The cleaners, represented by the Korean Public Service and Transport Workers’ Union (KPTU), have been engaged in a campaign of intermittent work to rule and strikes after negotiations with their management broke down. On Tuesday the workers began an indefinite period of industrial action, facing significant repression for asserting their fundamental rights.
In response to these actions, the cleaners’ employer has sued 12 union activists for a combined total of KRW 110 million (USD 930,000). These activists have also seen their bank accounts frozen, despite the fact that the lawsuit is still pending.
Although responsible for cleaning Korean Air cabins, the workers are employed by an outsourcing company, EK Manpower, which has a contract with Korean Airport Service, a subsidiary of the airline. Engaged for the minimum wage and exposed to poor working conditions, this is a clear example of how outsourcing and privatisation are damaging labour standards in the aviation sector.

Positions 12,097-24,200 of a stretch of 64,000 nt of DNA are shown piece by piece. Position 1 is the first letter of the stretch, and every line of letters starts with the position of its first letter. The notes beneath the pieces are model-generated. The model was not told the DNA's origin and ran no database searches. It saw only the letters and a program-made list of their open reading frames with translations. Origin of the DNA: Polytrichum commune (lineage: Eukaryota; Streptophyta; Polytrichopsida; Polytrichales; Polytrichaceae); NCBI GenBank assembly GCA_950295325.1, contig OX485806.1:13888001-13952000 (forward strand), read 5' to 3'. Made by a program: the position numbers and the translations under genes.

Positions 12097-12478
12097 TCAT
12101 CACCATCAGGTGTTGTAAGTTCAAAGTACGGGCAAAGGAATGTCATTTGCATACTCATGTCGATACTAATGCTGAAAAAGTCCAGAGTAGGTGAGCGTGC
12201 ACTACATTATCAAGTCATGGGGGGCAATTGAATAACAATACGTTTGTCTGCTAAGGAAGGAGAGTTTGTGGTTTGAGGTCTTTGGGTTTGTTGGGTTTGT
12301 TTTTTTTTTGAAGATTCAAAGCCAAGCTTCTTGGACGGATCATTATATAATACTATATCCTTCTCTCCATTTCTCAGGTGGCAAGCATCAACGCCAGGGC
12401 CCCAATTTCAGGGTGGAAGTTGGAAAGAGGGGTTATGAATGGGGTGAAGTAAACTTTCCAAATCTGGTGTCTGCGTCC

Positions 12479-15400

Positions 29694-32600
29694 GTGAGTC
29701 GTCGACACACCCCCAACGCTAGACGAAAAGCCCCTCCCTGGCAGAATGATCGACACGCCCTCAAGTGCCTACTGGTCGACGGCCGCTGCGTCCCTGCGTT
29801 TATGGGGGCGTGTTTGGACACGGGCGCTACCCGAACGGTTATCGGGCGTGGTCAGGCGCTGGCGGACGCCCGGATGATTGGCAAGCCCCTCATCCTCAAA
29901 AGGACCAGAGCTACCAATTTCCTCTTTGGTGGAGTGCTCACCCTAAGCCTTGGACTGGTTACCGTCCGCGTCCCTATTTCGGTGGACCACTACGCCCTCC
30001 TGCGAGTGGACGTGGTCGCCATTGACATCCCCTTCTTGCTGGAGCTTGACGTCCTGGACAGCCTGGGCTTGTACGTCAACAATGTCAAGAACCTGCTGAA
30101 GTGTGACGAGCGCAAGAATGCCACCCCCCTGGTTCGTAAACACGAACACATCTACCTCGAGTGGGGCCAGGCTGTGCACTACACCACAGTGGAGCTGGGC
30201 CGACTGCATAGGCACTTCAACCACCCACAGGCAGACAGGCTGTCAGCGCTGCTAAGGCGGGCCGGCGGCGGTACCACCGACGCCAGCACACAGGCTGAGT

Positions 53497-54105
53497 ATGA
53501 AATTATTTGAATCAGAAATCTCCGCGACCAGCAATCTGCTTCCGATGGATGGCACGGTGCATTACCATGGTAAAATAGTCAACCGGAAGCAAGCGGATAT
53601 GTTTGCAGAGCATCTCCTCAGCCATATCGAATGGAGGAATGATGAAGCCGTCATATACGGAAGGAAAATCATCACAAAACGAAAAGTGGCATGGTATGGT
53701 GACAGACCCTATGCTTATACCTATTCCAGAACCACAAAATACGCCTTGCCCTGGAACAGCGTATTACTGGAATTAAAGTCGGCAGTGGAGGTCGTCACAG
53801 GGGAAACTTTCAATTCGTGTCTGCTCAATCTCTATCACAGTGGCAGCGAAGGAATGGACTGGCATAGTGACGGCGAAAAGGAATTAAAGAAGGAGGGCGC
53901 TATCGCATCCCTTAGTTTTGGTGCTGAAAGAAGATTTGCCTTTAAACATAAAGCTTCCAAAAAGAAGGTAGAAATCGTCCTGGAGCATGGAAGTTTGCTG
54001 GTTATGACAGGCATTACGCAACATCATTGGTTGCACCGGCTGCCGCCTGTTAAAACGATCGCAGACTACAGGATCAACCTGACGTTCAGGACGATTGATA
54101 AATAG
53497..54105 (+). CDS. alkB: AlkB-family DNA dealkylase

Last week, ITF civil aviation secretary Gabriel Mocho Rodriguez wrote to the chief executives of both EK Manpower and Korea Airport Service, demanding that they cease the repression of union activists and informing them that the ITF will support any escalation that the workers and KPTU deem necessary.
Since then a number of ITF affiliates – including the International Association of Machinists and Aerospace Workers, the International Brotherhood of Teamsters and the Toronto Airport Workers Council – have also written to the chief executives expressing solidarity with the South Korean workers.
The International Labour Organisation (ILO) has repeatedly warned South Korea over its employers’ extensive use of outsourcing and their tendency to pursue legal action against union activists. The country has yet to ratify the fundamental ILO conventions on freedom of association and collective bargaining which would mark a commitment to fair labour practices across its economy.